Harnessing Mobile Technologies Growth to Drive Smart Agriculture in Africa
By Albert Nangara
Smartphone adoption in Africa remained sluggish in the latter part of the last decade. This is beginning to change as a combination of pandemic-driven demand for better connectivity and improved affordability of smartphones drive uptake.
According to a report by GSAM, by the end of 2020, 495 million people subscribed to mobile services in Africa, representing 46 per cent of the region’s population, an increase of almost 20 million in 2019. It is estimated that 615 million people in sub-Saharan Africa will subscribe to mobile services by 2025, equivalent to 50 per cent of the region’s population.
- Utilizing the development of mobile digital technologies can assist farmers in gaining access to essential data and information needed to solve certain farming management systems and underlying constraints.
- It is estimated that 615 million people in sub-Saharan Africa will subscribe to mobile services by 2025, equivalent to 50 per cent of the region’s population.
- In Uganda today, farmers can get immediate professional advice by sending photos to extension personnel and agronomists through the popular m-Omulimisa and Ezy Agric digital applications.
- In Nigeria, Sasakawa Africa Association, in partnership with the International Institute for Tropical Agriculture (IITA), is scaling up gender-responsive digital agricultural advisory services tools enabled through a WhatsApp Chatbot.
At the end of 2020, 303 million people across Sub-Saharan Africa were connected to the mobile internet, equivalent to 28 per cent of the population. By 2025, more than 170 million people across the region will have started using mobile internet for the first time, taking the penetration rate to just under 40 per cent of the population.
According to the company website, GSMA Intelligence is a definitive source of global mobile operator data, analysis, and forecasts and a publisher of authoritative industry reports and research. Their data covers every operator group, network, and MVNO in every country worldwide, from Afghanistan to Zimbabwe. GSMA Intelligence is relied on by leading operators, vendors, regulators, financial institutions, and third-party industry players to support strategic decision-making and long-term investment planning.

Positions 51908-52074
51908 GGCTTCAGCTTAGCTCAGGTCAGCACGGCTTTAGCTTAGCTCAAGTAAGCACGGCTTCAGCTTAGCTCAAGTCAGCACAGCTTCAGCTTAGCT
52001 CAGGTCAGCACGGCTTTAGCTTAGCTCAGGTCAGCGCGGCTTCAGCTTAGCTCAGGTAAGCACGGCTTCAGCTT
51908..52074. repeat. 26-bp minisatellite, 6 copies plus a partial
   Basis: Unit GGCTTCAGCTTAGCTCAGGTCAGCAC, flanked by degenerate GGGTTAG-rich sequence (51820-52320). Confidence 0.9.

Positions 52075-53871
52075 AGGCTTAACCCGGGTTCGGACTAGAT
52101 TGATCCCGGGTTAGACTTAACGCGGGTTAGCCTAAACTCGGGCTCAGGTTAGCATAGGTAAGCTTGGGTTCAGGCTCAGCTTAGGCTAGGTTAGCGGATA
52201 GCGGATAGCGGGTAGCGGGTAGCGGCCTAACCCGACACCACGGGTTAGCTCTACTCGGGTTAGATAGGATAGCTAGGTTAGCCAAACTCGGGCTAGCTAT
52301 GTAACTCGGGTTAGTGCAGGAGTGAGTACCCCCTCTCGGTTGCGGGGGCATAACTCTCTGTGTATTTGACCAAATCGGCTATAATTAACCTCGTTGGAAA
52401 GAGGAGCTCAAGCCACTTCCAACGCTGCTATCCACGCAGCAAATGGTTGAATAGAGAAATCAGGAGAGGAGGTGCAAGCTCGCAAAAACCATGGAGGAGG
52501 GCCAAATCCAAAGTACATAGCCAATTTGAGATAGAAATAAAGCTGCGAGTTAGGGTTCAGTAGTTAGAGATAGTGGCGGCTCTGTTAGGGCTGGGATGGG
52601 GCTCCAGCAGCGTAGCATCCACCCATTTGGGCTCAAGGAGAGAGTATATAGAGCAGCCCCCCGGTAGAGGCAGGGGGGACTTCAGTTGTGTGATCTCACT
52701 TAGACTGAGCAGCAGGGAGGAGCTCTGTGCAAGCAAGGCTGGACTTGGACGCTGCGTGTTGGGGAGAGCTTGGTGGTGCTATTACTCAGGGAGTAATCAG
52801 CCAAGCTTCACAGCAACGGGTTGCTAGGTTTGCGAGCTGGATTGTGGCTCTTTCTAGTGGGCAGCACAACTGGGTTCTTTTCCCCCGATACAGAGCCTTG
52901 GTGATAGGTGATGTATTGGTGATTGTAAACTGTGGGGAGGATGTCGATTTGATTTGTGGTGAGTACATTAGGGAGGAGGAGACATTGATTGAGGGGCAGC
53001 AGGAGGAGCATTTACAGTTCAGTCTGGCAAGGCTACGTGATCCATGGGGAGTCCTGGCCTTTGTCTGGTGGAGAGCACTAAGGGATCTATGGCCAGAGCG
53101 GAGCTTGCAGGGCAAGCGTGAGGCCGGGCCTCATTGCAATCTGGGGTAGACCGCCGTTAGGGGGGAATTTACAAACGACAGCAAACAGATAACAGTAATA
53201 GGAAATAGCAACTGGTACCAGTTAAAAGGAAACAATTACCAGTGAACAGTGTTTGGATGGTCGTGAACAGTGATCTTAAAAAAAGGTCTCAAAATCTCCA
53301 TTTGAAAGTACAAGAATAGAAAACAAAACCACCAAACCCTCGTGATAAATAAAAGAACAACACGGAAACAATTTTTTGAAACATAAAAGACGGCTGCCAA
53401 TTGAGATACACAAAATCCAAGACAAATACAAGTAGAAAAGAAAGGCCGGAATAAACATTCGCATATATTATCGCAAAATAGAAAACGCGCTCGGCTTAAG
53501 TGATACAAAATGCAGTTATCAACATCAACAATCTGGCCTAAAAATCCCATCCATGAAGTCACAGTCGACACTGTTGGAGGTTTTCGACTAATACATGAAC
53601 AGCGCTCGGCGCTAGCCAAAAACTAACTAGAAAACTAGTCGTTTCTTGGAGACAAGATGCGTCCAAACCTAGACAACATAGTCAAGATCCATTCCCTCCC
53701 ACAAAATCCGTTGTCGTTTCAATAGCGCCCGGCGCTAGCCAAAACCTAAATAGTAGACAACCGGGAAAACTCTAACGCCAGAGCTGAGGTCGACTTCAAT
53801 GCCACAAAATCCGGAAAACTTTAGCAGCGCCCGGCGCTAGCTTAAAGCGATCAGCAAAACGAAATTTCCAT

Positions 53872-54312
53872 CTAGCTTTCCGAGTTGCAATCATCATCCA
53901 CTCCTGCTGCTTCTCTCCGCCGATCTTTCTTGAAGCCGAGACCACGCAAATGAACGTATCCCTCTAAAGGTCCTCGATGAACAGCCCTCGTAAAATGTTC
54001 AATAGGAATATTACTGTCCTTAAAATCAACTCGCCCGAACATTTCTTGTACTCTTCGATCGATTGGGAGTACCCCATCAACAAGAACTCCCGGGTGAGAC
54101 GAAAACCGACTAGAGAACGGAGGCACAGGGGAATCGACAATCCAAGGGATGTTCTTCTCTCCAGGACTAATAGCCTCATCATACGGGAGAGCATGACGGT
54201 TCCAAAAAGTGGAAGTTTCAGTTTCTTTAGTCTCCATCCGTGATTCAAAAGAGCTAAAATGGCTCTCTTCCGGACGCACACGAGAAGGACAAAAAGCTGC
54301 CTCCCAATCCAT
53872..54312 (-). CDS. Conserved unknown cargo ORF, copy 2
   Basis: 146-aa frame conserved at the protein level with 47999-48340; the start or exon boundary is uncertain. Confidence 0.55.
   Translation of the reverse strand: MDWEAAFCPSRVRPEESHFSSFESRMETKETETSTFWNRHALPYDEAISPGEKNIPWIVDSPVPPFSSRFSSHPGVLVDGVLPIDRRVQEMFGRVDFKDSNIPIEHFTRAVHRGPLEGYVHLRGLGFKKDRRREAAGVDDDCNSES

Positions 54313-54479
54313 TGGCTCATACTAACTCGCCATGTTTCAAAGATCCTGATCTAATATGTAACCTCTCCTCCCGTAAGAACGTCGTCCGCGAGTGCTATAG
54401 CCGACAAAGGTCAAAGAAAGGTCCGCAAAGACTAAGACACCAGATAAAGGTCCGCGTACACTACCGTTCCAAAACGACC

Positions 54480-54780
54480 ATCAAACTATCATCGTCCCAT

With mobile phone ownership racing ahead across the continent, mobile technology offers many possibilities for Africa. Harnessing the growth of mobile digital technologies can significantly help farmers access crucial information and data required to address specific farming management systems and underlying constraints.
Mobile digital devices such as mobile computers and smartphones, digital cameras, pagers, personal navigation devices, and wearable computers allow Africa’s farmers to access and share information with different stakeholders. These devices can be connected to remote sensing data devices that alert farmers well in advance on forthcoming climate and weather conditions such as droughts and floods. Digital technologies have also enabled farmers to obtain crucial information on soil quality for nutrient levels, water levels, pests, and disease spread, captured from various sensors, satellites, and drones.
The African continent has accomplished tremendous progress with respect to the utilization of mobile smartphones towards improving agricultural productivity.
In Uganda today, farmers can get immediate professional advice by sending photos to extension personnel and agronomists through the popular m-Omulimisa and Ezy Agric digital applications.